There's a more complex description & explanation at earplugsstore.com

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    Unpowered ear protection allows conversation as well. Electronic muffs just make it a little easier. – TigerhawkT3 Mar 31 '17 at 23:45
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One thing to note is that the sound of a gunshot and the sound of 2 people talking have an entirely different frequency, volume and length. The human voice has a frequency of around 85-250 Hz, a volume of around 60 db and usually a length of a couple of seconds. A gunshot from a small caliber weapon is around 150-2500 Hz in frequency, has a volume of around 130-160 db and usually lasts only a fraction of a second. These are sounds with entirely different footprints and as such can relatively easily be attenuated independently. There is in fact a study from Finland: https://www.ncbi.nlm.nih.gov/pubmed/7761796, that states that large-volume earmuffs can be used to protect against gunshot sounds.

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    You are mixing up the pitch of a human voice and it's frequency content. The frequency content of speech spans roughly from 250 Hz and 4 kHz. It is very difficult for passive attenuation to differentiate between speech and gun shots. – StrongBad Mar 31 '17 at 13:10
  • Indeed, Plain Old Analogue Telephone only transmits 300Hz–3kHz, and most digital speech codecs try to mimic that (for one, because it's good enough™, and secondly because when digital telephony was introduced, it would have sounded weird if you would get different bandwidths depending on whether the person you called had a digital or analogue line). If human voice really were in the range of 85Hz–250Hz, you couldn't hear voices over the telephone. The reason why gunshots and other similar sounds are dangerous is because our ear is especially sensitive in areas around 2500Hz, because that – Jörg W Mittag Apr 1 '17 at 8:13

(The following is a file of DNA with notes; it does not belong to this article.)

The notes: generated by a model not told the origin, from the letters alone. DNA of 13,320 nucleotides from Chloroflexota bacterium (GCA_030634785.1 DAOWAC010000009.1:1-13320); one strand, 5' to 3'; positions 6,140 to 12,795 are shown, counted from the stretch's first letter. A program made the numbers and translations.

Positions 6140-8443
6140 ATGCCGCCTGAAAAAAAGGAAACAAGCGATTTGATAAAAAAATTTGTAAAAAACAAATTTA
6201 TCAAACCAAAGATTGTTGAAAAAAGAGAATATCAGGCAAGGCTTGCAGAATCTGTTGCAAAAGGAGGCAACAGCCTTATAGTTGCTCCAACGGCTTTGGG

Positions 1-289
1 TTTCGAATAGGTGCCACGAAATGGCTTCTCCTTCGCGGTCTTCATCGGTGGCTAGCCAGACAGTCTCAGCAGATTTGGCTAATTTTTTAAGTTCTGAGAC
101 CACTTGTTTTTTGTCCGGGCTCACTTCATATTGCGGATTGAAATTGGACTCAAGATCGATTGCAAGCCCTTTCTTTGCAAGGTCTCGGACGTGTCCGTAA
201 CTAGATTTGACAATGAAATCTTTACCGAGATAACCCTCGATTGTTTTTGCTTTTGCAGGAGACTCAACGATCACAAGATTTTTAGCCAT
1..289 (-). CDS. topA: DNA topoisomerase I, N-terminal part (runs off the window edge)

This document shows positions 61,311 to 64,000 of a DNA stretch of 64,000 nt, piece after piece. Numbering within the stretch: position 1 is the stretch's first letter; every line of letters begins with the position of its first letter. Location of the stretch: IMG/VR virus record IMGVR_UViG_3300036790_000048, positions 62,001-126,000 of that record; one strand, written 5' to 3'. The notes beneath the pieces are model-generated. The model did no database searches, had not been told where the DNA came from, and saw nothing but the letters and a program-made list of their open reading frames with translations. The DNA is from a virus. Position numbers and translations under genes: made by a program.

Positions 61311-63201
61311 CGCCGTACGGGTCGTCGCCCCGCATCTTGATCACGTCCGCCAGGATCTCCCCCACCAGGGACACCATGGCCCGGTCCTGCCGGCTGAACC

• … is where a lot of the information content in human speech lies. – Jörg W Mittag Apr 1 '17 at 8:13
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Earmuffs for hearing protection are designed for just that: hearing protection. They are intended to bring volumes down to a safe level that won't cause injury or damage the wearer's hearing. Each model is rated for a given reduction in volume, listed as NRR (noise reduction rating), generally in the range of 20-40 decibels. If they blocked out all sound, they wouldn't be useful for their normal use cases, such as shooting ranges, airport tarmac, construction sites, and other noisy areas. These areas have other sounds that are important, such as cease-fire orders, conversation with coworkers, and so on.

The non-total nature of hearing protection muffs often surprises people who try to use them to block out quiet but distracting noises, such as nearby conversations or music. I know of no passive device (i.e., not producing white noise or other sound to drown out the outside noise) that can do this.